Stiff clay subsoils have good bearing strength and are subject to seasonal volume change. Because of seasonal changes and the withdrawal of moisture by deep rooted vegetation it is practice to adopt a foundation depth of at least 0.9 m to provide a stable foundation.
Because of the good bearing capacity of the clay the foundation may need to be little wider than the thickness of the wall to be supported. It would be laborious and uneconomic to excavate trenches wide enough for laying bricks down to the required level of a strip foundation.
Practice today is to use a mechanical excavator to take out the clay down to the required depth of at least 0.9 m below surface and immediately fill the trenches with concrete up to a level just below finished ground level, as illustrated in Fig. 9. The width of the trench is determined by the width of the excavator bucket available, which should not be less than the minimum required width of foundation.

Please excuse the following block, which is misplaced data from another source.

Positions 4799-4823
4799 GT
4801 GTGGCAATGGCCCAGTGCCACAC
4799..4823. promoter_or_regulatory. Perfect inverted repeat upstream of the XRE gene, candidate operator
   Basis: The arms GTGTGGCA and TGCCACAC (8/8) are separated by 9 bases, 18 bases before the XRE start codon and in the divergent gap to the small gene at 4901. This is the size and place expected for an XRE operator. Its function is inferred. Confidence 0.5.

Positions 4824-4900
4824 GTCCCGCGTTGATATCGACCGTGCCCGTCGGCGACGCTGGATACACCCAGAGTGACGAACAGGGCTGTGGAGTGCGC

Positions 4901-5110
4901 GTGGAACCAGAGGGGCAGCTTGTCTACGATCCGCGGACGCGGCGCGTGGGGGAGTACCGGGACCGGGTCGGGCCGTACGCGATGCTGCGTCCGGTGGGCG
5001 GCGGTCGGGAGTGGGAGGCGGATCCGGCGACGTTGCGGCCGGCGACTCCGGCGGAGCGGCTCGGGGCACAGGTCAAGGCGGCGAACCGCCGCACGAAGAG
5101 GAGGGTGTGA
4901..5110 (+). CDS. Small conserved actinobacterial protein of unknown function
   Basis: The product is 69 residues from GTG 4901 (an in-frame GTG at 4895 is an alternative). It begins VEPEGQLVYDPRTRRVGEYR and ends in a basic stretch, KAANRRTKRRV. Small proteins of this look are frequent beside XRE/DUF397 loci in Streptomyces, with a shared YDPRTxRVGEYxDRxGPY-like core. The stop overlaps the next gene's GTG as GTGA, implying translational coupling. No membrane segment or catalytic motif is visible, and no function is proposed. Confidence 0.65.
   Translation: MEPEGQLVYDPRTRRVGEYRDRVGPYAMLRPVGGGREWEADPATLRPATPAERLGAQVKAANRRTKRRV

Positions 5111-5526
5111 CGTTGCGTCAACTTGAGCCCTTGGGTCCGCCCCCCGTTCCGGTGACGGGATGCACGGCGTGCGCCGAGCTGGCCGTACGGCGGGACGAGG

The trench is filled with concrete as soon as possible so that the clay bed exposed does not dry out and shrink and against the possibility of the trench sides falling in, particularly in wet weather.
With the use of mechanical excavating equipment to dig the trenches and to move the excavated soil and spread it over other parts of the site or cart it from site, and the use of ready mixed concrete to fill the trenches this is the most expedient, economic and satisfactory method of making foundations on stiff, shrinkage subsoils for small buildings.